Peaceniks discuss what if BJP takes over Delhi

NEW DELHI: The fourth Delhi Dialogue organized by the Centre for Dialogue and Reconstruction (CDR) and Jinnah Institute (JI) was dominated by one concern: Should, the Bharatiya Janata Party (BJP) come to power at the centre with Narendra Modi as Prime Minister, what would it imply for Pakistan? 

According to The News there was concurrence that a BJP-led government in India would carry forward previous policies, but fears were expressed that the BJP could hesitate for at least a year before taking any new initiative on Pakistan, as one Indian participant said, “The BJP has boxed itself in a corner and the Congress and the Aam Admi Party (AAP) will exploit it if it moves on Pakistan and if Islamabad insists on resuming the composite dialogue, it will not be very helpful.” 

Participants in the dialogue found comfort in the fact that many members of the new Aam Admi Party (AAP) have been in the forefront of peace initiatives with Pakistan, although its leader Arvind Kejriwal is yet to express his own views on the issue. “Pakistan is hungry for sound relations, while India is equally keen. Any new government will have to reiterate good relations”, an Indian participant said, in AAP’s context. 

Pakistan’s Ambassador Sherry Rehman viewed India not as forthcoming as Pakistan, to build bridges at a time when there is political consensus for peace with India in Pakistan. She said, “In India I sensed and saw a wall of ‘strategic indifference’, Pakistan does not understand why India finds reasons not to talk post Mumbai. Is there a peace fatigue?”

Pakistani participants also felt that unlike Pakistan, India tends to add caveats to peace agreements-  “The read back from India is conditional,”  one person said, expressing the hope that India’s continued `indifference’, would not lead to Pakistan losing interest in the form of dialogue that Delhi wants in fits and starts, while avoiding a full fledged Composite Dialogue.

Kashmiri participants added candour to the dialogue as one observer remarked, “Normalcy has become the enemy of resolution of the Kashmir issue.”

Several Kashmiris held a vigil for Syed Ali Gilani outside the conference hall, as he was hospitalised in Delhi. They felt a post-Gilani era would bring anarchy, as they said, “this one man army is keeping a lid on the entry of sectarianism and religious extremism from coming into the Valley.” But in contrast inside the conference the view from Jammu was that it was time to divide problems of Kashmiri speaking and non-Kashmiri speaking people- a view that found no takers. Voices from Jammu felt “As long as Ali Gilani is around India cannot find a solution to Kashmir.”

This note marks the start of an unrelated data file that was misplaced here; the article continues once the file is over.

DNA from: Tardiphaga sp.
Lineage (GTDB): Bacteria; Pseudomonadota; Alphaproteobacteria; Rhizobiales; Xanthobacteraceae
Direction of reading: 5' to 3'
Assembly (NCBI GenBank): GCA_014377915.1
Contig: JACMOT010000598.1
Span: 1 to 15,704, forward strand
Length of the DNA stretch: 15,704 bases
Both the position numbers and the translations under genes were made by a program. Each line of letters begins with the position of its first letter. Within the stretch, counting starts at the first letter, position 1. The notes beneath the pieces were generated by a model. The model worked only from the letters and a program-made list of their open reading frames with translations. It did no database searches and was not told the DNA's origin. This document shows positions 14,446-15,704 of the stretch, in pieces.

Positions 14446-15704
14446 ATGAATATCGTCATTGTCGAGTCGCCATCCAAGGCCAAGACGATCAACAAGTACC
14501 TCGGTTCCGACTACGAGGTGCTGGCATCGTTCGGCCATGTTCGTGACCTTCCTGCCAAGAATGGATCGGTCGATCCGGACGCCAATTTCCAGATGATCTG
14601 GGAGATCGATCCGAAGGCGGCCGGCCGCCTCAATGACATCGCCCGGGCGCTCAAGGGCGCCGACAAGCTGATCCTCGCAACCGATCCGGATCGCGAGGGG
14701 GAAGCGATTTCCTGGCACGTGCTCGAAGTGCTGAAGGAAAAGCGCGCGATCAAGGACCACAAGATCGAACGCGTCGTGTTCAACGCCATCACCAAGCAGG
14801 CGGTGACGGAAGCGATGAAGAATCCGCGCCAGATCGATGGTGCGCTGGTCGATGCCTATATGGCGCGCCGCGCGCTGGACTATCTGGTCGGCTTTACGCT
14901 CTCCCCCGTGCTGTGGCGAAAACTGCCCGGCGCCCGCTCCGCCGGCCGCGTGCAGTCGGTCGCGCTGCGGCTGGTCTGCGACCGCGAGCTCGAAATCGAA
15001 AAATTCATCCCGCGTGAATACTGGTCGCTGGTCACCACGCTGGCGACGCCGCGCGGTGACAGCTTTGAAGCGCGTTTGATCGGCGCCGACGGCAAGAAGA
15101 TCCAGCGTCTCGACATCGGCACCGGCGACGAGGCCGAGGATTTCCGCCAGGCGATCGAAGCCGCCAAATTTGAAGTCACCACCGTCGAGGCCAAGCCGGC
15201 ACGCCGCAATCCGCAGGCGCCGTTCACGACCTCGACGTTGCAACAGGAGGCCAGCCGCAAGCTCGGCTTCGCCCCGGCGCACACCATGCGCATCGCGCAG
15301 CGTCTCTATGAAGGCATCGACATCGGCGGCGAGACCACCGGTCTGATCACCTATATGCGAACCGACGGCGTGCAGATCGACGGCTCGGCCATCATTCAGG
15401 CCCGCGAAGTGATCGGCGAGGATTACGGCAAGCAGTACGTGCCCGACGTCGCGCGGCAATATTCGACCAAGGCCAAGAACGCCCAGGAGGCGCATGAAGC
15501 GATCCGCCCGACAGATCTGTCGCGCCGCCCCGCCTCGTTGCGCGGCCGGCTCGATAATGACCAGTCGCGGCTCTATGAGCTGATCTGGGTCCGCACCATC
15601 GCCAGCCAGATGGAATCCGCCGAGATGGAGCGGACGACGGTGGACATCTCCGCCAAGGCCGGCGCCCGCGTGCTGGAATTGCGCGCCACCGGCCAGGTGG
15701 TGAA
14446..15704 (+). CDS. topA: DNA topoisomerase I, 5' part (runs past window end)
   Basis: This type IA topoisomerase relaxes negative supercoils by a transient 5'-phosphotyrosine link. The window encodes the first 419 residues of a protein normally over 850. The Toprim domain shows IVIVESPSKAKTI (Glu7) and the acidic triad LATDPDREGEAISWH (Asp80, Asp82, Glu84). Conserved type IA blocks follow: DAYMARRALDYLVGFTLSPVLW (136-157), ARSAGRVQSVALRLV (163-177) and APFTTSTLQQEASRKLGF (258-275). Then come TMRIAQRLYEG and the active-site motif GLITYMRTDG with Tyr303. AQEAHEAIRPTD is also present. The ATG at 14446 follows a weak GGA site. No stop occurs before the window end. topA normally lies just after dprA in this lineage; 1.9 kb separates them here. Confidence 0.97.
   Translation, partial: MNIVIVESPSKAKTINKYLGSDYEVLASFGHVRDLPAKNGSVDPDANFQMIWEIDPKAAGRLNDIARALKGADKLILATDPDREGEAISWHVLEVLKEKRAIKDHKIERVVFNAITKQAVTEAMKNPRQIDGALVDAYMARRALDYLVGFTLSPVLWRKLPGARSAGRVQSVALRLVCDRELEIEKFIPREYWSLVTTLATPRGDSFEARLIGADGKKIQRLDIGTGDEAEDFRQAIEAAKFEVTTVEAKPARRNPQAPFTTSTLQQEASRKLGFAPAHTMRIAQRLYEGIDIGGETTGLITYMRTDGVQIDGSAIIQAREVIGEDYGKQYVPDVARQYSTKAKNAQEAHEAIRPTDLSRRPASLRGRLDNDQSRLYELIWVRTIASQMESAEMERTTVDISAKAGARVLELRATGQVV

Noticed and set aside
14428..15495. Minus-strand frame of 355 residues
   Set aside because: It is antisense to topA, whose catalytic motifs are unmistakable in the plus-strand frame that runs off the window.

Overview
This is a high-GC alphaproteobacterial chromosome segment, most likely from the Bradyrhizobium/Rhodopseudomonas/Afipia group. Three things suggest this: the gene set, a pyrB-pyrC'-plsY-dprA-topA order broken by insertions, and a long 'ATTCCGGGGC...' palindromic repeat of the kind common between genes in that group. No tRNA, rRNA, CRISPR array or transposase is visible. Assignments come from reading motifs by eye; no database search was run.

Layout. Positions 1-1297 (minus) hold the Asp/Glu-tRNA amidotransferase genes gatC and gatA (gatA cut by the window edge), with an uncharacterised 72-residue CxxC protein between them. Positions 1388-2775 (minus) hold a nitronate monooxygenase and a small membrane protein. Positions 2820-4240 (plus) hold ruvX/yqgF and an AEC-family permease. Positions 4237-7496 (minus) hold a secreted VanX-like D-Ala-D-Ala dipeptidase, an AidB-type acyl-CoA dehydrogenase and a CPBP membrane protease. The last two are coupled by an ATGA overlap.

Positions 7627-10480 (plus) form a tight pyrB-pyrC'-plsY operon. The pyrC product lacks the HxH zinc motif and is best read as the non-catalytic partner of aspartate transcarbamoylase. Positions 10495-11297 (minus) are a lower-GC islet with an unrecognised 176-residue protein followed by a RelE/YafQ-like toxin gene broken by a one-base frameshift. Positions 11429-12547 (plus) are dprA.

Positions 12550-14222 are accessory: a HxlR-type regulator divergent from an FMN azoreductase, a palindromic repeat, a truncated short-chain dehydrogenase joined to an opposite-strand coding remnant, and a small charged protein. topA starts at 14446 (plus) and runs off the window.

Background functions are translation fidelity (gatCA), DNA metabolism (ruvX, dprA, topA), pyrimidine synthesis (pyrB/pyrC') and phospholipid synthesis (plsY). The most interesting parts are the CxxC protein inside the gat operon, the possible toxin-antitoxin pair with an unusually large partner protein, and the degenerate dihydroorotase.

Meanwhile the Pakistani delegation listened in silence as a Kashmiri observer went straight for the jugular saying that the problems in Kashmir would continue, with or without Pakistan, but that Islamabad’s intervention has harmed Kashmir rather than helped it.

Mariana Baabar writes, “Questions were asked and observations made. “Did the Kashmiris make a mistake to demilitarize? This peace dialogue is a ‘whore of a dialogue’. Rape cannot be a bonafide law”, the Pakistani delegates heard in pin drop silence.”

Some Indian voices also acknowledged the ‘wrong’ done to Kashmiris over the decades by Indian security forces, but when asked whether it was time for closure and admission of wrongs, the response was, “This is a political move, no Indian government can afford to make.”

Other voices from the Valley said that post Mumbai, India has become more internal looking, while Pakistan has its own concerns, so Kashmir is no longer a priority. “Kashmir is looking for autonomy in politics. Kashmir stands for peace and not confrontation. Vacuum in Kashmir needs to be filled,” they said. 

On the issue of trade with Pakistan, one Indian panelist expressed the view that too much time and resource was being wasted to normalize business relations, on what is essentially too small a market. While Pakistani textile owners are overwhelmed with the response in the Indian market with one brand holding an exhibition every week in India, some Indian distributors are requesting that textiles and packaged masalas should not bear the sign, Made in Pakistan, reports Mariana Baabar in The News.

Concerns were also expressed about the delay in opening Indian bank branches in Pakistan. A Pakistani businessman cut through the red tape to say: “Let us not reinvent the wheel as there are other countries around the world which also have border trade.”

Regardless of the obstacles in resuming bilateral talks, a former Pakistani army officer brought cheer to the dialogue when he said, “At least we have come a long way from the era of Mast Gul to Gul Ahmed.”

Mast Gul is the dreaded former commander of the Hizb-ul-Mujahideen behind the siege of the Charer-e-Sharif shrine in May 1995, now living in Pakistan, while Gul Ahmed is a Pakistani network of composite textile mills which manufacture everything from yarn to finished products. Trans Asia News

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